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The government has unveiled plans to give every home and business across the country access to broadband speeds of 10Mbps. 

The Universal Service Obligation (USO) will aim to give every person a legal right to request a fast broadband connection, no matter where they live.

The cited speed of 10Mbps is the level which Ofcom believes is necessary to meet the demands of today's typical family and small business.

In unveiling the proposals, Prime Minister David Cameron said the government intended to classify broadband access as an essential utility, such as water and electricity, in a bid to strengthen the country's position as the Europe's leading digital economy.

Mr Cameron said: "Access to the Internet shouldn’t be a luxury; it should be a right – absolutely fundamental to life in 21st century Britain.

"That is why I’m announcing a giant leap in my digital mission for Britain. Just as our forebears effectively brought gas, electricity and water to all, we’re going to bring fast broadband to every home and business that wants it."

The pledge has been largely welcomed by providers, although Sky's Chief Strategy Officer Mai Fyfield questioned how the plans would be implemented if BT and its infrastructure division Openreach remained together.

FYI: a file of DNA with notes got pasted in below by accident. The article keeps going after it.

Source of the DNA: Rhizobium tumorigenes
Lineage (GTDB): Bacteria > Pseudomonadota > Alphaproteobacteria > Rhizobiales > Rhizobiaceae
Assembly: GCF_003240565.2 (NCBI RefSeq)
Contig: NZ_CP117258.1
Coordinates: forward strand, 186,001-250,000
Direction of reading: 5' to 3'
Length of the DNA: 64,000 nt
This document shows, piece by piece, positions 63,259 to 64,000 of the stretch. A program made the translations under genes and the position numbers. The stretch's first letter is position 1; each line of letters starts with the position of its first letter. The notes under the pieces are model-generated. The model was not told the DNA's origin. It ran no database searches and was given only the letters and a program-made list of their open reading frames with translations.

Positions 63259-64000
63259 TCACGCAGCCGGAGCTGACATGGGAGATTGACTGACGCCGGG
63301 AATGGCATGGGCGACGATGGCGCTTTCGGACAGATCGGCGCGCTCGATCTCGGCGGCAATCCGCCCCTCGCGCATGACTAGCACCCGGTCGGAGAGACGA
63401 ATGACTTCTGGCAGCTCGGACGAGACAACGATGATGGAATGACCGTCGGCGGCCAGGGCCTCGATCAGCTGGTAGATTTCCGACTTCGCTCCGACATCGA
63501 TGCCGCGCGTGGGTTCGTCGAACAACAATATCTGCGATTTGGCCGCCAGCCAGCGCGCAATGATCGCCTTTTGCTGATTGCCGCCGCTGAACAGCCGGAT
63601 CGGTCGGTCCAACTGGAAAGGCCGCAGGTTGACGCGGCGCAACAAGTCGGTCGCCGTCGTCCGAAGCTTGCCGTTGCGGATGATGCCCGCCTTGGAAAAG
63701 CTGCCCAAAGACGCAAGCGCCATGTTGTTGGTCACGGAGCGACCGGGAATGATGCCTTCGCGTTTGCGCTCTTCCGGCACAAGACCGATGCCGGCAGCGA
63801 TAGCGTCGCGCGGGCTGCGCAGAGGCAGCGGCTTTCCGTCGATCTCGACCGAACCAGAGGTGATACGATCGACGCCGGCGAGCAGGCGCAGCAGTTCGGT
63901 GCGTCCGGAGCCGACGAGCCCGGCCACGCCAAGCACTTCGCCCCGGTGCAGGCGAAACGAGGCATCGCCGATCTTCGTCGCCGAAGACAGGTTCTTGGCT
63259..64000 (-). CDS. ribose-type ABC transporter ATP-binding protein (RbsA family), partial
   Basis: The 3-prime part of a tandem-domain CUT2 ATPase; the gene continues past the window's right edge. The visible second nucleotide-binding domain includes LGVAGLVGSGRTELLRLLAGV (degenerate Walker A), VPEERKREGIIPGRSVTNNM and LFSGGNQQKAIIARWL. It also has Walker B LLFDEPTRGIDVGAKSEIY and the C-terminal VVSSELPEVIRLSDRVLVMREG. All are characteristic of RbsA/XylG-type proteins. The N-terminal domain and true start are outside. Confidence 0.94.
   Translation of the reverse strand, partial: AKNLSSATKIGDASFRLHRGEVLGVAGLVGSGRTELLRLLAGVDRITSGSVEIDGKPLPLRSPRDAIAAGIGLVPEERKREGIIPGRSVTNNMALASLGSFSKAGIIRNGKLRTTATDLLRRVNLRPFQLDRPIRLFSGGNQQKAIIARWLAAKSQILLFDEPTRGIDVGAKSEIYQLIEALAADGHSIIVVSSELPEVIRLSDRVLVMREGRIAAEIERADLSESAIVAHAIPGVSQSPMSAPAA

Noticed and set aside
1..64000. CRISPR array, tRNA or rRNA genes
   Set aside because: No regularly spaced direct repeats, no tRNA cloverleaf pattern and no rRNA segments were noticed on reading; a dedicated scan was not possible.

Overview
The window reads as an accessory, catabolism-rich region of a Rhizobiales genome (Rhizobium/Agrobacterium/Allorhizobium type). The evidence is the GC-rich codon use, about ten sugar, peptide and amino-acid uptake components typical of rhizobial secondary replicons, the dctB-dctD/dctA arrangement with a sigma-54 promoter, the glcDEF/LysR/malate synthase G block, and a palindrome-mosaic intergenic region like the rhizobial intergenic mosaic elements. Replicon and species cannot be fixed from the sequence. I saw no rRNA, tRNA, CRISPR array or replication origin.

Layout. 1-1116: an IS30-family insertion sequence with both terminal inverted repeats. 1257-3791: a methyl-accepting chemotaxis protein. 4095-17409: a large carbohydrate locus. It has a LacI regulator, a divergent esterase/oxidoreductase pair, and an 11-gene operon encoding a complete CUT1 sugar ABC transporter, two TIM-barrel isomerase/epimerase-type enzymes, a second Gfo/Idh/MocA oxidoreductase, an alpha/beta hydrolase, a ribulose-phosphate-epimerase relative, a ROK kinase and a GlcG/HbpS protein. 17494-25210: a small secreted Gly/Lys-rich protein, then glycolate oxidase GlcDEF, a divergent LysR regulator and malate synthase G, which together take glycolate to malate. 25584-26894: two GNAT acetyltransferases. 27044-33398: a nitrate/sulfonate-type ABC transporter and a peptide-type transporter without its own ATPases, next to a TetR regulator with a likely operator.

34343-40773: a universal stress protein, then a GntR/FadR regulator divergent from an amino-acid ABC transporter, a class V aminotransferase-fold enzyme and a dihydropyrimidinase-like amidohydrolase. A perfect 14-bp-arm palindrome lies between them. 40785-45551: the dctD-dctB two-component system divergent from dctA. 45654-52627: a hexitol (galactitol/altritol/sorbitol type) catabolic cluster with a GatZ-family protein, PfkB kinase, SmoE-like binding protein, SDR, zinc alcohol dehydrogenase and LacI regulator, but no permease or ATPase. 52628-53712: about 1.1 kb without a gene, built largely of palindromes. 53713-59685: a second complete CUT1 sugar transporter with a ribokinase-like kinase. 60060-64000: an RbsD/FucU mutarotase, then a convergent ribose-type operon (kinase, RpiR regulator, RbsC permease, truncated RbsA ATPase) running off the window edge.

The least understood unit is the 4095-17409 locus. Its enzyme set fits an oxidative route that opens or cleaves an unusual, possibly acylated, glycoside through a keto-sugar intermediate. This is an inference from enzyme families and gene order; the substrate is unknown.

The proposed separation of BT and the Openreach network has sparked much debate in recent weeks, with a number of rival providers claiming the current set up is holding back competition and hampering progress.

Mr Fyfield said: “This is a welcome initiative and fits with Sky's belief that the UK needs to be more ambitious in its digital infrastructure.

"However, it is unthinkable that Government would hand an even bigger role to BT given problems with the current roll out, its history of poor service and the risk of declining competition.

"An independent Openreach, freed from the control of BT, would be able to work with the whole industry to deliver the investment and innovation that the UK needs."

The 10Mbps speed the Government is pledging to deliver still falls somewhat short of the 100Mbps broadband house-buyers are looking for.

Recent research found buyers would pay an extra 8% for a property if it came with a broadband speed of 100Mbps.

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